What went wrong?

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Elections Political

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"Incredibly disappointing" would be the most polite way to describe our results. Counting is still continuing, but with between 50 and 70 per cent of the Senate vote now counted, I would not expect the final Senate and House of Reps numbers for Sustainable Australia to vary much from the current count as at lunch time on Wednesday. They are –

NSW: 0.2% (+.13% on 2013)

Qld: 0.23% (+.17% on 2013)

Vic: 0.3% (+.18 on 2016)

ACT: 1.08% (+.7% on 2013)

Sydney (HoR): 0.6% (Did not run in 2013)

These numbers in no way reflect the effort of our candidates and volunteers, the creative quality of our consultants or the financial support of the campaign by our donors. They certainly do not reflect the expectations of myself and the campaign committee, who all felt we were on track for results ten times better than we received, particularly in NSW and Victoria, where we ran substantial paid media campaigns for the first time.

My pass mark was 2 per cent in NSW and 3 per cent in Victoria, and we have fallen far short of that. With those numbers we would now be in the mix for Senate seats in those states. We do not know how many second preferences are out there for us, but unless you get in front of the pack of sub 2 per cent parties, you will never receive the preference distributions necessary to surf your way to a quota.

So what went wrong? In short, Pauline Hanson and Derryn Hinch and Nick Xenophon ate our lunch. We had picked the right issue – immigration, on which to make big inroads. News Ltd research showed it was in the top three concerns for the Australian electorate going into the last week. Our whole campaign was tailored to catch this wave of community concern about the record immigration intake.

We were the voice of moderation, calling for a reasonable reduction in the immigration intake back to 70,000 per year. But therein lay the seed of our doom. There were better known, louder voices out there, calling for a far tougher response on this issue and others. Hanson advocated for zero net migration. And she has had 20 years of profile building on the issue.

I did not expect Hanson to poll well outside Queensland. The fact that she is on track to win the last Senate seat in NSW and possibly Victoria has cost us dearly. Adding to our woes is the fact that this election has demonstrated that while Australians are deserting the big parties in huge numbers, they are looking to park their votes with big names with long public exposure and loud voices.

We knew that Hinch, with 50 years of public profile was going to do well in Victoria, particularly given his very lucky, number 1 ballot draw. But his shock-jock approach simply swallowed the substantial first preference vote that our lead Victorian candidate Georgia was hoping for.

Similarly, I did not expect Xenophon, with his protectionist views on manufacturing (again, similar but more strident than ours) to do much outside South Australia. However Xenophon has been building his profile for 20 years, and the strong NXT vote in Victoria and NSW has hurt our capacity to gather any sort of respectable first preference tally in those states.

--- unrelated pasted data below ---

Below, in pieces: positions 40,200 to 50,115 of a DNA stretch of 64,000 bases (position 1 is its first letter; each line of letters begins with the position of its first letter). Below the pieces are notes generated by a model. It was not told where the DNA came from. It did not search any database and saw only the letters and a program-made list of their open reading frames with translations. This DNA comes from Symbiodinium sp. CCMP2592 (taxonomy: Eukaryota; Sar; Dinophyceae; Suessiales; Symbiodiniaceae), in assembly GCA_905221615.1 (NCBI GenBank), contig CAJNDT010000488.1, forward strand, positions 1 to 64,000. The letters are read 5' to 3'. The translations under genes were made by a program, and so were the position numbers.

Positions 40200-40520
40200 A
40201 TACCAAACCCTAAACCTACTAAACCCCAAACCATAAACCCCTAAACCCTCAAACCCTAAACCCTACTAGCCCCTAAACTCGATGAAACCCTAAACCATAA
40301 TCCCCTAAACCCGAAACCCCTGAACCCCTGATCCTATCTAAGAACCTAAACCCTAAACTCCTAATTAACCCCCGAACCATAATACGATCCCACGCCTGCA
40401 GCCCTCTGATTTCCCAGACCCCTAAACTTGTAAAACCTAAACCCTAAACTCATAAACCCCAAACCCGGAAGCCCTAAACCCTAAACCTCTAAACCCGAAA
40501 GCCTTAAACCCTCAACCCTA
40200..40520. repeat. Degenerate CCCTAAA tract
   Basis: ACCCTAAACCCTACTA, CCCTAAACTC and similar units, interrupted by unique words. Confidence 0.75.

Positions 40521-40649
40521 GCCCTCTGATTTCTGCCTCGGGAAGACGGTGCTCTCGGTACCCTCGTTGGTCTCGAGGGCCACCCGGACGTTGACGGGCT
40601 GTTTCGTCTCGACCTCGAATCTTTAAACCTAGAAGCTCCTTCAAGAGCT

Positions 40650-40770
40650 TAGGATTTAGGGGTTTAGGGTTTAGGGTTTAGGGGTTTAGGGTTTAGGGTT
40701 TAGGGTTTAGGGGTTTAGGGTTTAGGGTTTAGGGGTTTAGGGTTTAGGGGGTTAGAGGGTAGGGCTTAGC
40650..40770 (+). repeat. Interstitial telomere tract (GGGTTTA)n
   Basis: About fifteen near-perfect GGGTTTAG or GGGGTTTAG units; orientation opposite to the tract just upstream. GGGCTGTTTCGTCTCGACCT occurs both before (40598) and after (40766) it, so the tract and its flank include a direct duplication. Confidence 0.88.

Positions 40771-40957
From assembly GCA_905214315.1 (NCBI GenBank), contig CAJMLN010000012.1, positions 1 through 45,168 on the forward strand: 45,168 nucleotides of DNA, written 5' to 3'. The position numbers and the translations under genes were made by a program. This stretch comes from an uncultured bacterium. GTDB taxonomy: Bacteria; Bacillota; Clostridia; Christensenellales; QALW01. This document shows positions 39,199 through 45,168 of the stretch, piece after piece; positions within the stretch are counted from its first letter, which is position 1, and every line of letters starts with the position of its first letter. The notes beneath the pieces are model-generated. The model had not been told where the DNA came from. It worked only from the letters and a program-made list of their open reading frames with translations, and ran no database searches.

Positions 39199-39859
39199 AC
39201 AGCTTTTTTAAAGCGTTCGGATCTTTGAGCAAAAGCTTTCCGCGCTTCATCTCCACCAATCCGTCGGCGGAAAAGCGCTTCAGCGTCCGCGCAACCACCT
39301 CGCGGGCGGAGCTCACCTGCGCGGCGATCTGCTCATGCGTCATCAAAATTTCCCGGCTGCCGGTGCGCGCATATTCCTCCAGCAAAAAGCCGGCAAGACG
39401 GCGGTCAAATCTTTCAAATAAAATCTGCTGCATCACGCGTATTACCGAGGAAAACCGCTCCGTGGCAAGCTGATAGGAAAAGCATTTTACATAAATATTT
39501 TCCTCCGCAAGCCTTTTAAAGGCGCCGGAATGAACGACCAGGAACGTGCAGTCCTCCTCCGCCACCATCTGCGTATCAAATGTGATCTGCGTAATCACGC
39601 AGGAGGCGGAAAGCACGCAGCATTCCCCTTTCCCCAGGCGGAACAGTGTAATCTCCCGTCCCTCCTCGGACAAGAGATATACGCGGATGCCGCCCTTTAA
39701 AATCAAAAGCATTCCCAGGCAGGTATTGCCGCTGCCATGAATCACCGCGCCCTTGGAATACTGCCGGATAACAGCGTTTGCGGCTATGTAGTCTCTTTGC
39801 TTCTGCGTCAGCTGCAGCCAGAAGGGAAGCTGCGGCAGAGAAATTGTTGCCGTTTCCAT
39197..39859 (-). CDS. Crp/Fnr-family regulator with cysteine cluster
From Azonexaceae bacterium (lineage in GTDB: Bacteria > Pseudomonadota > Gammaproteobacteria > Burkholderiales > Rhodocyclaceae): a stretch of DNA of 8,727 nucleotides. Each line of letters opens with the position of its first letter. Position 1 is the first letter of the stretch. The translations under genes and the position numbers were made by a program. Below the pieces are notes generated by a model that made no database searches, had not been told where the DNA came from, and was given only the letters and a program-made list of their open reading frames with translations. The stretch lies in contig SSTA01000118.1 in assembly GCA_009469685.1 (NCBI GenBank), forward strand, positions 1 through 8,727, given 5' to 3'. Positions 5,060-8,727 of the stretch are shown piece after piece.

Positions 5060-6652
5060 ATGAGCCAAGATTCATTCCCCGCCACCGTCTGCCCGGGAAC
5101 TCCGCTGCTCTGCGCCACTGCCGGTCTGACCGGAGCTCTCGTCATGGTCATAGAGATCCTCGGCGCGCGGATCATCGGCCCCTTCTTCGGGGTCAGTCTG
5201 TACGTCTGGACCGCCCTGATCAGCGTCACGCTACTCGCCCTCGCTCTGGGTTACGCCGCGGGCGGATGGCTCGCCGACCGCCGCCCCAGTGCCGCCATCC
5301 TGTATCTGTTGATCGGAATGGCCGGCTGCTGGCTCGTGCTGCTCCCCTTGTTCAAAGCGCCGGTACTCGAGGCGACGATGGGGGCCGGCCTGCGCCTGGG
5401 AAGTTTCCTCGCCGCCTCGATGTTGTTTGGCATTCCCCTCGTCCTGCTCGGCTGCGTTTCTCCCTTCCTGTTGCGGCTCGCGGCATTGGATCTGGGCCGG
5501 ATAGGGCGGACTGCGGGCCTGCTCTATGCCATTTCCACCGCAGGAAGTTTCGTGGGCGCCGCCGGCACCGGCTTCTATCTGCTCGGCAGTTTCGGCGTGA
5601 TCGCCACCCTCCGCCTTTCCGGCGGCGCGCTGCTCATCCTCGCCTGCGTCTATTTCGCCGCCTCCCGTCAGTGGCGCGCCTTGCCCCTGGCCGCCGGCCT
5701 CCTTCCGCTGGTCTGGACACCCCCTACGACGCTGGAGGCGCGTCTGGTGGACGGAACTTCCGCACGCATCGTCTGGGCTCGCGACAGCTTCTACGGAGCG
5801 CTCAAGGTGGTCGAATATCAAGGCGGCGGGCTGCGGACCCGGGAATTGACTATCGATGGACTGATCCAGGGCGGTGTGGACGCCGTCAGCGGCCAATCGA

It would appear that the Australian electorate is turning to long-established personalities with strident views, as a way of protesting against the major parties. That was not us. Our focus on arguing for good policy from the centre of politics was smashed by the rising cult of opinionated celebrity.

The fact that our vote at this point is better in Queensland, where we spent no money, than NSW, where we spent a fair bit, (although influenced by the lower number of candidates in Queensland), demonstrates just how little impact our moderate message was able to make, in these times of the Demagogues.

Congratulations to all our candidates, and particularly John Haydon and Martin Tye in the ACT for cracking 1 per cent. They, along with William Bourke, Georgia Nichols, John Roles in Queensland and Kris Spike in Sydney all did the party proud with their effort and professionalism. Thanks too to our second Senate candidates, Matt Moran in Queensland, Greg Graham in NSW and Steven Armstrong in Victoria.

They all deserved a far better result. Our failure was not one of planning, funding or execution. We designed, financed and delivered the campaign we wanted. It is now time to take stock of our structure, message and personnel. HQ will now conduct a root and branch review of every aspect of the campaign. I will report further to members and supporters before the end of July.

I do however take full responsibility for an outcome so far below our expectations. I wish to apologise to all members and supporters for our failure to meet our goals and promise a warts and all review of our needs and prospects going forward.


Andrew McNamara
Sustainable Australia

Sustainable Australia :
PO Box 575, Crows Nest NSW 1585, Australia Wide
Sustainable Australia

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